Charisma Perfumed Tea

Ayala Moriel is pleased to announce the launch of Charisma tea - the 5th creation in our series of authentic perfumed teas made for us exclusively by Inner Alchemy Tea Co.

Of course, Charisma originates in the perfume of that name – a concoction of green tea, jasmine sambac, osmanthus, kewda and spearmint that creates a very distinct scent. But it also has another significance for me personally which I would like to reveal here.

Back home in my little organic village in Israel, we hardly ever drank proper “tea” from tea leaves – but only tisanes brewed from fresh herbs from the gardens or wild ones from the hills and meadows surrounding our homes. My favourites since childhood were lemon verbena, lemongrass and spearmint. The brewed fresh leaves are magically refreshing and calming. A true pleasure to the palette as well as the nose.

Inspired by my friend and colleague Dawna and the exceptional teas she has created for me, I set on experimenting with my own stash of herbs and tea to create a matching tea to my original refreshing and Charisma perfume.

Those of you who visited the studio in the past year are probably familiar with my “secret house blend”. I took my all-time favourite freshly dried herbs from my mother’s organic garden in Israel – lemon verbena, spearmint and lemongrass – and added an equal amount of authentic perfumed jasmine green tea, and a touch of dried osmanthus blossoms.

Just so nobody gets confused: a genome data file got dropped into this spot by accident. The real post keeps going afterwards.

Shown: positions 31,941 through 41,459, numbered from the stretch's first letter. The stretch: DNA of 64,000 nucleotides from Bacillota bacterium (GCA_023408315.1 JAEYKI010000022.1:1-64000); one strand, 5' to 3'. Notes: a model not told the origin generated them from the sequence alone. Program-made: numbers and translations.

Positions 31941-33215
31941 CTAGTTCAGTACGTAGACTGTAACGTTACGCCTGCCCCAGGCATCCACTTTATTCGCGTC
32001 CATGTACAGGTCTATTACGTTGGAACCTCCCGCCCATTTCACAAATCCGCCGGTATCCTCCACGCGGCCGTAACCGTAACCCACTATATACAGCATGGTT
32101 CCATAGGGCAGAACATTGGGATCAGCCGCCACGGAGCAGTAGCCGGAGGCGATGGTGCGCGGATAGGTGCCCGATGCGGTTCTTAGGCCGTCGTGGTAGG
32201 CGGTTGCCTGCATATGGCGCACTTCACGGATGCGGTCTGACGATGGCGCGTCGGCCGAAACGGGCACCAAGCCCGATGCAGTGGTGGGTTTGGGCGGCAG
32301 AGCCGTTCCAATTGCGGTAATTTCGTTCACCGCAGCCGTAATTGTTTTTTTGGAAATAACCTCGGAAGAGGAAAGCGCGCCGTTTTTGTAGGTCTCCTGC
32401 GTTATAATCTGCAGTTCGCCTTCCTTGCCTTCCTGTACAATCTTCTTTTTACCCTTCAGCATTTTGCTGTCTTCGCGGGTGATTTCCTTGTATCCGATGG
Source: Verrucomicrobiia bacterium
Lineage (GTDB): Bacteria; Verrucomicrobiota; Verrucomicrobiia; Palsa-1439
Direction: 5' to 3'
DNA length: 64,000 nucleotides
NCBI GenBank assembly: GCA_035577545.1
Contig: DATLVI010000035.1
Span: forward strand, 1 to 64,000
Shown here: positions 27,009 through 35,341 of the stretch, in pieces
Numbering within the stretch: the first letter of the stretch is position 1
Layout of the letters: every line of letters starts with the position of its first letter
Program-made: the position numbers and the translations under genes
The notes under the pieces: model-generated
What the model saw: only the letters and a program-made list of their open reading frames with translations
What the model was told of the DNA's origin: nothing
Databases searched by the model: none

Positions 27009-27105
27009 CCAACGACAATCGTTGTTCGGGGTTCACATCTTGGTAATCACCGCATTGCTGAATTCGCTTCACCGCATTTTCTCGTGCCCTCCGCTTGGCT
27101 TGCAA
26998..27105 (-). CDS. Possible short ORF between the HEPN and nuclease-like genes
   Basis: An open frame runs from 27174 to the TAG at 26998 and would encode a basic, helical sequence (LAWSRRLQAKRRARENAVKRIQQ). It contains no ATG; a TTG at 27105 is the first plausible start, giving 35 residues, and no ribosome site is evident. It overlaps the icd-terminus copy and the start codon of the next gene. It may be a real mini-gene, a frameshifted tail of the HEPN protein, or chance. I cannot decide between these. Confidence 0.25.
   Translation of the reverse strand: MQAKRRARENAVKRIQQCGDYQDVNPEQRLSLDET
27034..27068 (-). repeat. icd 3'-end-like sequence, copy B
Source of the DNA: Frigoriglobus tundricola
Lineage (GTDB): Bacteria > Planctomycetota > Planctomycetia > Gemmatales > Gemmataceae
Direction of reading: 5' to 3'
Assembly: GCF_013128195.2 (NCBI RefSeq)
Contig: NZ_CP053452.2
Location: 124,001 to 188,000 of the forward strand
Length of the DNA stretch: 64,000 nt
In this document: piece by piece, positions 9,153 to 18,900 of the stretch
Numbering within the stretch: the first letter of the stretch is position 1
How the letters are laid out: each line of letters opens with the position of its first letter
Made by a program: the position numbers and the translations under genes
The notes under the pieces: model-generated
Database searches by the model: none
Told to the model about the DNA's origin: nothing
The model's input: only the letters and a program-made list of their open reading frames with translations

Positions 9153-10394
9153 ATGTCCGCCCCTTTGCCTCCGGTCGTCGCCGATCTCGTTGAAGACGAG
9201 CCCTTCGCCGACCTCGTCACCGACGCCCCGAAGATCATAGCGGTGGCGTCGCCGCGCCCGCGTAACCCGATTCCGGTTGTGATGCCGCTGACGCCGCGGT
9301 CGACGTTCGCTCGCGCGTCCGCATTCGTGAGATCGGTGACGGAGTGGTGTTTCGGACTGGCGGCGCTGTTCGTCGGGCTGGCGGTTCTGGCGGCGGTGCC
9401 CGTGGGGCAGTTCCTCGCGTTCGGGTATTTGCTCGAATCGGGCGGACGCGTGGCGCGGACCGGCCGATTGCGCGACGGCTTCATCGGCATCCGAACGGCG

Wanting to share this beautiful blend with friends and clients around the world, I asked for Dawna’s help to refine the ratios and create a small batch of this beautiful tea. In her skilled and sensitive hands and with her expertise in the flavour and aroma profiles of teas and herbs, Dawna has transformed this beautiful tea into something out of this world. The jasmine tea was replaced with a rare pomelo blossom perfumed tea*, which seems to have captured the essence of Charisma more fully – including it’s rounded floralcy and pungent aroma from the kewda and spearmint. When I first tasted Charisma tea I felt like I was sipping an orchard in full bloom. It left my mouth with a tingling sensation and with butterflies in my tummy.

- Traditional ‘Pomelo Flower’ Tea, premium grade (Fujian region, China)

- Lemon Verbena Leaf, organically grown (Turkey)

- Spearmint Leaf, organically grown (USA)

- Osmanthus Blossoms, premium grade (China)

Brewing Instructions:

Bring freshly drawn water to a boil. Infuse 1 tsp. per 5 oz. cup of tea desired for 1 ½ to 2 minutes.

Allow to cool slightly to appreciate full taste profile. May be re-steeped up to 4 times.

* The reason why pomelo blossom tea is so rare is because pomelo trees don’t have that many blossoms to begin with. The pomelo fruit being so large, the tree can only burden itself with few fruits; and the blossoms are few to begin with.

Back to the top